These sweet, crumbly, so tasty treats are made traditionally at Christmas time in Greece but, truth be told, I make them all year round. It’s so quick and easy to whip up a batch, finikia may just become your go-to Greek vegan cookie!
A few simple ingredients are all you need and they’re all things you probably have in the kitchen right now. Bonus, the dough keeps refrigerated for up to two weeks in case you want to bake a quick panful when friends drop in. The syrup can be made with either honey or agave nectar and is authentically flavored with cinnamon stick and orange peel. Sprinkle with chopped walnuts and try not to eat them all at once!
There are a few quick tips to keep in mind to ensure a perfect batch each time. First, combine the wet ingredients in this exact order: dissolve sugar and orange zest in the orange juice, then drizzle in the vegetable oil whisking at the same time to incorporate everything nicely. This is very important!
Once you’ve incorporated the wet ingredients as directed above, in a separate bowl, mix 1/3 of the dry ingredients and 1/3 of the wet ingredients. Combine well and continue adding by thirds until your dough has come together and pulls away from the side of the bowl. Be careful not to over-mix or your dough will be tough and your cookies dense.
Finikia, or melomakarona, should be a light cake and just a bit crumbly. They’re done when the edges are just golden brown – careful not to over cook or you’ll be left with finikia that are dry as dust.
Its best to dip them in the syrup while they’re still warm from the oven to soak up all the syrup flavors into the cookie. Also good is if the syrup itself is still warm when you’re dipping. About 30 seconds to a minute in the syrup for each side should do the trick nicely. Save the extra syrup to pour over your finikia once they’re plated.
This recipe makes 2 dozen finikia and can be easily doubled. If you prefer a sweeter cookie, add up to another 1/4 cup of sugar to the recipe here. I like a less sweet cookie because the syrup sweetens them perfectly for my taste. My father likes a sweeter cookie and sometimes likes to have them syrup-free with coffee for breakfast. Any way you choose to enjoy them, you won’t be disappointed!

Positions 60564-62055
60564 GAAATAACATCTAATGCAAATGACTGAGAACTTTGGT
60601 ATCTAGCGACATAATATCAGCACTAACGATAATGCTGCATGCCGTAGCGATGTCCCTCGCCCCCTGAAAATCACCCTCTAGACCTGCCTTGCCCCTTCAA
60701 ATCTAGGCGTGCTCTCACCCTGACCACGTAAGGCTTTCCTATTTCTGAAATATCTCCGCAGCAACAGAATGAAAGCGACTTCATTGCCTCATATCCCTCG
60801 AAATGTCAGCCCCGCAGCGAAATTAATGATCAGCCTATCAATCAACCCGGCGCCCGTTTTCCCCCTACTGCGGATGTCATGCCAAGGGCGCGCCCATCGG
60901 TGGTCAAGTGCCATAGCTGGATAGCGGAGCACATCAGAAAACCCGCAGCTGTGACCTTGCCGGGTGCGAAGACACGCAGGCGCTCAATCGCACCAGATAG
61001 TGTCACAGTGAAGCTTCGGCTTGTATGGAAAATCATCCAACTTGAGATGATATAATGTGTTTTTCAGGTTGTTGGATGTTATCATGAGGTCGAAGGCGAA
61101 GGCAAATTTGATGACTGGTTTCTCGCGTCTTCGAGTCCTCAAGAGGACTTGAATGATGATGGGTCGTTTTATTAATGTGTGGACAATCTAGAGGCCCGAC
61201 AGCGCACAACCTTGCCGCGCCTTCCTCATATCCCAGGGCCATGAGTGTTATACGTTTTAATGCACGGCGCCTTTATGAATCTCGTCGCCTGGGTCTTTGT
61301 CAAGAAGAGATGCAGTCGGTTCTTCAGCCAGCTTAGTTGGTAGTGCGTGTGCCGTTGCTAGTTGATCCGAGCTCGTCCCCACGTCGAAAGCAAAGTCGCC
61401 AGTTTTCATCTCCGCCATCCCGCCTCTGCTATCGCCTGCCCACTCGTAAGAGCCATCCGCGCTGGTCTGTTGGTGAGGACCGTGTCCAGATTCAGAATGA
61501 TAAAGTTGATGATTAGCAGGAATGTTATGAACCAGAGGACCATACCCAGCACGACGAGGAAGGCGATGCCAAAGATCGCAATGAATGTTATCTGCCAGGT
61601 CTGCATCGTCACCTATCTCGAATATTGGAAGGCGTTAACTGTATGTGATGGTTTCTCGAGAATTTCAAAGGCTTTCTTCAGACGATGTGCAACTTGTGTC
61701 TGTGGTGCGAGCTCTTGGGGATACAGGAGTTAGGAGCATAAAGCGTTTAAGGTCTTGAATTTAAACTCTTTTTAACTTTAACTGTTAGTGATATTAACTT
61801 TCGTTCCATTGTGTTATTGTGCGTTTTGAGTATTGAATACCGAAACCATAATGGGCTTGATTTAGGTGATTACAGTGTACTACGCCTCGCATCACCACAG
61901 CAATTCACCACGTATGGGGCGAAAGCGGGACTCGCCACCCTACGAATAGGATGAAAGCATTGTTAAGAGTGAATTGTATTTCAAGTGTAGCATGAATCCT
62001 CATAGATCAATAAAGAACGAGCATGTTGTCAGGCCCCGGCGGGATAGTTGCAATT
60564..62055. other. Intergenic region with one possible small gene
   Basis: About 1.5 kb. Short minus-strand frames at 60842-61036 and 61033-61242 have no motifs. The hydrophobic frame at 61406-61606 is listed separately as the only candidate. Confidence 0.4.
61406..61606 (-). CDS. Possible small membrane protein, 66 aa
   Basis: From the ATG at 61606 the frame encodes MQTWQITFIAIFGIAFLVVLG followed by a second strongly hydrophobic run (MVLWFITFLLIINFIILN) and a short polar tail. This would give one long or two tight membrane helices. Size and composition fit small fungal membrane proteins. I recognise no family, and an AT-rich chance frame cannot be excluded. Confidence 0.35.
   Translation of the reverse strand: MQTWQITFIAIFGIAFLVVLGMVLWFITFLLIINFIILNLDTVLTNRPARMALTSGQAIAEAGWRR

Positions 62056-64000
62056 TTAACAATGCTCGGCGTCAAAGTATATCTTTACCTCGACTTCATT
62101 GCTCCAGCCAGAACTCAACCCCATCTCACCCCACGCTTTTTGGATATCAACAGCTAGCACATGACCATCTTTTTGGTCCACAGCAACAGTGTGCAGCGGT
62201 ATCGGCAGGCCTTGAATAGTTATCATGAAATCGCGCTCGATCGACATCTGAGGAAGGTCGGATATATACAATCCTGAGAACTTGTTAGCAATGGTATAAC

- 3 1/2 cups of AP flour
- 1 cup of vegetable oil
- 2/3 cup orange juice
- 1/2 cup sugar
- 1 tbsp orange zest
- 1/2 tsp baking powder
- 1/2 tsp baking soda
- 1/4 tsp salt
- 1-2 tsp cinnamon depending on your preference 🙂
- 1/2 cup honey or agave nectar
- 1 cinnamon stick
- 1/4 cup sugar
- 1 – 1 1/2 cupwater
- 1/2 cup orange juice (fresh squeezed if possible)
- 1 tbsp orange zest
Combine dry ingredients in medium bowl. Set aside.
Combine wet ingredients in large bowl. Dissolve sugar in orange juice then drizzle in vegetable oil while whisking to incorporate WELL.
Add dry ingredients to well and mix well until all ingredients are combined and you have a soft dough. Do not over mix or knead as cookie dough will be tough.
Allow dough to rest for at least 15 minutes. Using a 1/4 cup scoop, divide 1/4 cup scoop of dough into 2 pieces and roll between your hands into a sausage like shape. Lay on pan and press down gently until cookie is a little less than 1/2″ thick and oblong in shape (like the shape of an egg but flat). This recipe makes 3 dozen cookies.
Bake at 350 degrees for 20-25 minutes until edges are just golden brown. Remove from pan and dip in syrup.
While finikia are baking, combine all syrup ingredients in a medium saucepan over medium low heat for approx. 10 minutes stirring occasionally to incorporate. Taste as it’s cooking to see if you prefer a bit more honey/agave or a bit more orange juice. In summer, I like a lighter, more citrussy syrup. In winter, I find myself using more honey and cinnamon and less orange juice. Remove from heat and dip cookies in syrup while both cookies and syrup are still warm.
Sprinkle with chopped walnuts or pistachios. Kali Orexi!
Want to really get a Greek groove going while you cook? I listen to KefiFM on the free app (click below) all the time when I’m in the kitchen – just learn from my experience and don’t chop nuts while you’re dancing 🙂
Why do the photos of the cookies vary?
Top photo looks like all the melomacarona I grew up with.
The other pictures of the cookies are like drop cookies and look nothing like what I remember?
I would love a recipe that produced the cookie in the top picture.Thanks.
Hi Ionna, the same recipe produced both cookies! The traditional shaped cookies are of course the most popular but they absolutely can be made as ‘drop cookies’ or, as my Theia Dina used to be famous for, as ‘roll out’ cookies and cut with whatever cookie cutters you like! Her favorites were stars and hearts 🙂 Melomacarona are a wonderfully versatile cookie and aren’t they so tasty?! Kiki 🙂
Love that you call them finikia that’s the what we call them in Patra. I thought that melomakarona were a different cookie. 🙂
I always thought finikia were “stuffed” with nuts, and melomakarona were the unstuffed cookies. But here (in Anaheim, CA), the labels are used interchangeably. Either way, they are delicious!